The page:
I went out with the pub crawl/train crew yesterday. I met them at the second stop in the heart of Downtown Gotham at a dive Irish bar that is famous for Obama having his photo taken in front of their mural. So I am told. I've never seen it or heard of that before. But that was the story going around as we lined up in some sloppy formation for our own immortal photo. From the get go, I was sure I would get Covid. A downtown dive full of those people? Yea, I felt the floor fall from under my feet. I was resigned.
But it wasn't certain, so I ordered fish and chips and a Black and Tan. We were crowded into two tables and a booth, everyone's spittle flying in every direction as we yelled our various witticisms. People leaned in close to your face to make sure you could hear. Jesus, I thought, what am I doing?
I was going to skip the third bar and meet them at the fourth, but that would not be heard of. As a matter of fact, one of the gals had picked up a crazy looking black woman I was supposed to give a ride to the next bar. She was going to join us. As we walked to the parking garage, she was rattling off all kinds of crazy shit.
"You look just like Cobra Kai," she kept telling me. I had no idea what that was, but I was pretty sure it would not please me if I did. When we got to the car, I had to move about twenty pieces of photo gear before they could get in. It took a while, and when I everything arranged, I looked at the woman and said in strange voice, "Don't worry. We're not like the others. We're your friend."
She looked in the car for a minute, then turned around and said she wasn't going. Well, now, there was that, but I was still obliged to give my friend a ride to the next bar. I was stuck.
"She seemed a bit off," said my friend.
"A bit! She was a fucking total lunatic. What were you thinking?"
"Well, she seemed nice enough."
"Sure," I said. "I admired the shape of her skull.
I think my Fear and Loathing quotes were lost on both of them.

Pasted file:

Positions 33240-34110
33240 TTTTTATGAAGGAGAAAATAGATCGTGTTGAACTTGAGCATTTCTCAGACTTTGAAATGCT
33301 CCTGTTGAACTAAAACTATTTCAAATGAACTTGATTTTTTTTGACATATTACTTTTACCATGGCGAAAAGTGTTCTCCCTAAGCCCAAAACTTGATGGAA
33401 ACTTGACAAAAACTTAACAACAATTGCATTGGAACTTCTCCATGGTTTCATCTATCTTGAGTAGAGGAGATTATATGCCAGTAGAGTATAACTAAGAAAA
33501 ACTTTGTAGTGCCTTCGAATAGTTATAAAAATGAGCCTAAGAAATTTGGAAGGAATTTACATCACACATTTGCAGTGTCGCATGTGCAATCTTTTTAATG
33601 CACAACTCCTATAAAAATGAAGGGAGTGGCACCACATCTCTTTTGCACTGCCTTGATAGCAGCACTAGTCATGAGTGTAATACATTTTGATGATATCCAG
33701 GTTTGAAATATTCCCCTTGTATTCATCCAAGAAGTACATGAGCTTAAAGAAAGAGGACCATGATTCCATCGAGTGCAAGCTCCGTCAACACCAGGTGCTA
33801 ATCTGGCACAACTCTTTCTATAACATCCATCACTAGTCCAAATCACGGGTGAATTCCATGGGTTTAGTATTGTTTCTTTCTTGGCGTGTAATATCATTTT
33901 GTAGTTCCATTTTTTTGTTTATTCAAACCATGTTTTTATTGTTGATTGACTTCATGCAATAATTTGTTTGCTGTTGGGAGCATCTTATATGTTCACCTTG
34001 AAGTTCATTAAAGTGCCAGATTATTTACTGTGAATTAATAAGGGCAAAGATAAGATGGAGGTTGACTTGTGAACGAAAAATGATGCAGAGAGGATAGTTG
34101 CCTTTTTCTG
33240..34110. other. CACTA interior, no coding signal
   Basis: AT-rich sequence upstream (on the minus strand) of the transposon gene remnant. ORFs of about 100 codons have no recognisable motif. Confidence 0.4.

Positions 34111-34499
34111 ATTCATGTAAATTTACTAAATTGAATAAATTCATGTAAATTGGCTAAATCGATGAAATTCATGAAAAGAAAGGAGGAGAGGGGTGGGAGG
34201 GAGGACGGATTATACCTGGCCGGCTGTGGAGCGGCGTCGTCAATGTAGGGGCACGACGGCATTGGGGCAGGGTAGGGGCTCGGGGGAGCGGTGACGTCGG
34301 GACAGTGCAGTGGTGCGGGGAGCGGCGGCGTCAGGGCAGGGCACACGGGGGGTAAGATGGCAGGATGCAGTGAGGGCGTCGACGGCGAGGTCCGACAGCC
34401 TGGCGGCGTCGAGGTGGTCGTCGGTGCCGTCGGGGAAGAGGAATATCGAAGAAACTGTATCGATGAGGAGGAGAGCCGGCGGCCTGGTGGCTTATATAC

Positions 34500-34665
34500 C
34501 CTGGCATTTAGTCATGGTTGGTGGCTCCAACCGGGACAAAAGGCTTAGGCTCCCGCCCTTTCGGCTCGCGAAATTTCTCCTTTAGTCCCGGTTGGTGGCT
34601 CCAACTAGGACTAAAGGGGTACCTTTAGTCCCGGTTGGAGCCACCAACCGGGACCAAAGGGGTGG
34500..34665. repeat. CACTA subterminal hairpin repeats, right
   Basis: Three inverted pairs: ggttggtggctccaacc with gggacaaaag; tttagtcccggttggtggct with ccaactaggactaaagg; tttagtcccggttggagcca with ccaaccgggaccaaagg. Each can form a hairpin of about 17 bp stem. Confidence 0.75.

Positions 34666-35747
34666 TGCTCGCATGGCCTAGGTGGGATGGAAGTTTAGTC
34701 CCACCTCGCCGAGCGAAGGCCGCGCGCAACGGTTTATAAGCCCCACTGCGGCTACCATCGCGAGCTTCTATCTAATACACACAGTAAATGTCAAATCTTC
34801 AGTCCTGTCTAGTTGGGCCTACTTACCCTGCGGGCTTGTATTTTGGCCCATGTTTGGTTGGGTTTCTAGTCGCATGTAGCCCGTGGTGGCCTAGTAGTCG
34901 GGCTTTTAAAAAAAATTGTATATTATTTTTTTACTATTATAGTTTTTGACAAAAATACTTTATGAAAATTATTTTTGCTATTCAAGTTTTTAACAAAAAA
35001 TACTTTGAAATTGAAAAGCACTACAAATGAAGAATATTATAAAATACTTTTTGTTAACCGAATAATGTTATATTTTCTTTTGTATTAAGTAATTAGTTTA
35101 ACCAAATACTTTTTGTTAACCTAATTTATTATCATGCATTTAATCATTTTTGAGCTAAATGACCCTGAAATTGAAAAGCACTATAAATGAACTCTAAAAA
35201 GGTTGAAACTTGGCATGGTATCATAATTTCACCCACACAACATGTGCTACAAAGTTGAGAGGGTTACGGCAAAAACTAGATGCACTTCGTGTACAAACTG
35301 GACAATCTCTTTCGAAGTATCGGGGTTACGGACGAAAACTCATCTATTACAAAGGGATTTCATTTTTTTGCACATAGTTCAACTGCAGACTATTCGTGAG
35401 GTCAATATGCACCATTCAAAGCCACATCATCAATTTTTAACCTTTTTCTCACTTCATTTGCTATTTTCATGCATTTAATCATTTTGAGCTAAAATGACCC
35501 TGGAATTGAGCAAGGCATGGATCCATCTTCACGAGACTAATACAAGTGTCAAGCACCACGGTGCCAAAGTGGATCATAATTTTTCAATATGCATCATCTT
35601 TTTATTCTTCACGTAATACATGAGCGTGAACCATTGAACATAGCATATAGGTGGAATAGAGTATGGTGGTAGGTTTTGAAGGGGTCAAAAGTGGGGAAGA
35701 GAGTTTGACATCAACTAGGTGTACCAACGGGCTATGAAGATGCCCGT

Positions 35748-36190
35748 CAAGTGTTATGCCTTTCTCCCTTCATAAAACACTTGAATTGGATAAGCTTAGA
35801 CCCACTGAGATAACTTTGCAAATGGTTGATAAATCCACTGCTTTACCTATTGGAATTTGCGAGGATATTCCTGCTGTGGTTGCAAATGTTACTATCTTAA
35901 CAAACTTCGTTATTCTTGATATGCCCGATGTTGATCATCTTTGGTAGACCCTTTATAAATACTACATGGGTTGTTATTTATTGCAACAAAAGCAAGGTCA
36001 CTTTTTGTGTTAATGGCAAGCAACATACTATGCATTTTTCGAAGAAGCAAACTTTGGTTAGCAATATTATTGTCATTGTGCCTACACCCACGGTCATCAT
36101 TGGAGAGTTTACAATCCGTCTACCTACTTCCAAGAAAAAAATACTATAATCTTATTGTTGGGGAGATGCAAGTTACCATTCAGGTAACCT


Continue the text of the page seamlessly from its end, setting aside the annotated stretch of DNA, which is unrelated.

The next bar is at the exact location I got clocked on my Vespa. The bar has been around forever and is a REAL dive. I have never once been tempted to go there. The crowd is about as dirty ugly as a crowd can get. Everyone thought I didn't want to go because I had PTSD, but they were wrong. My dead ex-friend Brando used to like to go there from time to time, but I never joined him. The place always, in the parlance of a 70s kid, grossed me out.
There I was, standing next to the pool table. Before I got cracked, I would at least have figured I could handle myself in a bar fight, but not so much now. There was a machine that sold the weirdest packaged things I'd ever encountered. I can't even explain it. Here is an example, though. My friend bought one. It had a fuckable pink flamingo in it. Right? I'm telling you. . . this was not my type of bar.
As I stood there, the agony must have been obvious. People kept trying to talk me into the crowd, the mood, but as the old poem goes, I could not unfrown myself. Eventually one of my friends said I should go to the next bar and get us a table. The next stop was one of my favorite places just blocks from my house. Yes, I said, I will do that.
But I went home. I had a delivery I wanted to get off the porch and I needed to feed the feral cat. I poured a Campari and put cat food out and sat on the deck and called my mother.
"It will be a miracle if I don't get Covid. They've all had Covid twice now. They say the second time is not as bad."
But I couldn't stay long. I headed to the next stop. They were already there.
"You had one job and you failed. You were supposed to get us that table."
She pointed to one of two long tables in the middle of the room. It was happy hour on a Friday night, though. There was no way I would have been able to hold down that many seats until they arrived.
I slid into a chairless spot at the bar to order a drink. I needed whiskey. The bartender was one who has been there for years and always remembered Ili and I and what we drank. But I haven't been in the bar since the beginning of Covid. As a matter of fact, the last time I was there was with this group on my birthday two and a half years ago.
"Hey man. . . good to see you again," smiled the barkeep. Holy cow, I was flattered. He poured me a good whiskey. I was feeling better.
"I don't like dive bars," I told my friends. "I feel better in fancy bars with high prices."
"No you don't," they said. "You love a dive bar."
"Nope. No I don't. I like this."